“Daddy, it even has a hoop in it so it’s all puffy! And it twinkles when I spin!”
“That’s great, Princess.”
“I can’t wait for trick or treating. Mayleah and Kylie and Dax and everyone else are gonna be there! Are you gonna let me eat aaalllll my candy, Mommy?”
Alice winked at Steve. “Only if you share it with me only and not Daddy.”
Steve glanced out the window and watched as Police Deputy Eric Eldleson leaned against a lamp post and lit a cigarette.
“Daddy, why wasn’t our town allowed to have Halloween before?” Millie sipped her soad, wide eyed and expectant.
Steve shook his head. “I really don’t know, Princess. That’s just how it’s been. One time a very very long time ago, the people decided that they didn’t want it anymore.”
“Rachel Kline mentioned that it had something to do with an incident that happened years ago, but she didn’t really know the exact details,” Alice added.
“Yeah,” Steve nodded. “It was 1974. I guess a bunch of teenagers damaged a lot of property. You know, typical mischief night stuff. I’ve read some of the files, but they’re pretty vague. It cost an arm and a leg to rebuild, though.”
Millie sniffed. “But that was like, 100 billion years ago! Why couldn’t the kids now have Halloween?”
“Dunno, Millie. But hey, make sure to remind your friends that I’m the one who brought it back!”
Millie nodded and continued to busy herself with picking cheese bubbles off her pizza.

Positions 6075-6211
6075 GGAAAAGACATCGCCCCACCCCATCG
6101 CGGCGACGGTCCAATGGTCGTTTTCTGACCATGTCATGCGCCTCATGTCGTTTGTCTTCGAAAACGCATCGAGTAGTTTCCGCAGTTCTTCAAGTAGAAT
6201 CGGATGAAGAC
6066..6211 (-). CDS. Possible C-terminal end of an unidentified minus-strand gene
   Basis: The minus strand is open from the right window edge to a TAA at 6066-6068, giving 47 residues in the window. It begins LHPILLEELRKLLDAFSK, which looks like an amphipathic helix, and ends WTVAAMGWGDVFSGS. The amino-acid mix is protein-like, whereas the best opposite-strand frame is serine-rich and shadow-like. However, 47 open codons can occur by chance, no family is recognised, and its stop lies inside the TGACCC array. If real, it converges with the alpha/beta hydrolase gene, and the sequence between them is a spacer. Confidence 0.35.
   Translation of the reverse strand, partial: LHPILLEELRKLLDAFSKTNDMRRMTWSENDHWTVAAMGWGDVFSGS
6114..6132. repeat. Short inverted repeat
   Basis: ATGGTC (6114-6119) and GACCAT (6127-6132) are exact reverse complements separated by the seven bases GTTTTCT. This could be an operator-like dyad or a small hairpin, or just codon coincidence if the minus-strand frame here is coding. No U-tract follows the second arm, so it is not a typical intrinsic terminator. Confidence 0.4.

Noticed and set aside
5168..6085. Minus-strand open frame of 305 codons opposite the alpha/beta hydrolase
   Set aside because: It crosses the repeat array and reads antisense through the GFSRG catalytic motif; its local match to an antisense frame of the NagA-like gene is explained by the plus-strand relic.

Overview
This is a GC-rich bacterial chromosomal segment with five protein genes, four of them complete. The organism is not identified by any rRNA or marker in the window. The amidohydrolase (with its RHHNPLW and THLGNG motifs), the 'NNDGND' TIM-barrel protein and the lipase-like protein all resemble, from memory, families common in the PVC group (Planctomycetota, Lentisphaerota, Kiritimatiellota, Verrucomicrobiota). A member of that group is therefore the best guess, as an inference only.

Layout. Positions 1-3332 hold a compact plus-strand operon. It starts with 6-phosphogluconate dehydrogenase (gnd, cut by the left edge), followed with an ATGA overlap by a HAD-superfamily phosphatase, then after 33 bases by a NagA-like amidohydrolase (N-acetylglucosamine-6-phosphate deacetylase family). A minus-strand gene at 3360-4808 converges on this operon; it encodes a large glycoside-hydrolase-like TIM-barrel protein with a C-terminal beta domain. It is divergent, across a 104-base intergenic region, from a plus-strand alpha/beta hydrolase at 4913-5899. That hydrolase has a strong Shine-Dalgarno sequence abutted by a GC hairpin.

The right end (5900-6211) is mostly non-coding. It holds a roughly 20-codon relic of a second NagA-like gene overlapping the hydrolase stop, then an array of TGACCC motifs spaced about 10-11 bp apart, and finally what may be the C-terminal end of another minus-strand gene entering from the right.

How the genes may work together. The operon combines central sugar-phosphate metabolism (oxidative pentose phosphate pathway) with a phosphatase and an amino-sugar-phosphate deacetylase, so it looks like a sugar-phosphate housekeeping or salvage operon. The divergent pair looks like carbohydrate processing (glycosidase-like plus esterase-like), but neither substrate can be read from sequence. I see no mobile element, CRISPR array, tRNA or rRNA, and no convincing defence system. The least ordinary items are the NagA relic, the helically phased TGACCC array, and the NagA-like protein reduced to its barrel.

Just then, something curious caught Steve’s eye.
“Hey, Alice,” he said, pointing across the street. “What happened to Buried Treasures?”
The windows of Bill Poland’s Buried Treasures Second Hand Shop had been completely covered with layers of plywood, and a thick, padlocked chain covered the front doors.
“I don’t know,” Alice shrugged. “You tell me.”
“Aren’t you the mayor, Daddy? Shouldn’t you know?”
Alice laughed. “Yeah, Steve. Aren’t you the mayor?”
Halloween day started gloomy and damp. By nightfall, though, the skies had cleared, giving every little ghost and goblin and their nostalgic parents a canopy of bright stars and, as an added treat, a bright full moon. Main Street glowed under orange and yellow string lights, homemade cobwebs and fake rubber bats. Crispy leaves and a hint of smoke from a distant bonfire scented the night air and as Steve breathed it in, he couldn’t help but smile. This was what it was all about; Halloween night in a small town, and he had made it happen for everyone. The parade had been a roaring success, and now the streets were flooded with Spongebobs and Freddy Kruegers and Dorothys and Wicked Witches. Many of the businesses along the square remained open past their hours to provide candy bags and hot cocoa. Nimble Winery had even set up a booth with mulled wine for the grown ups.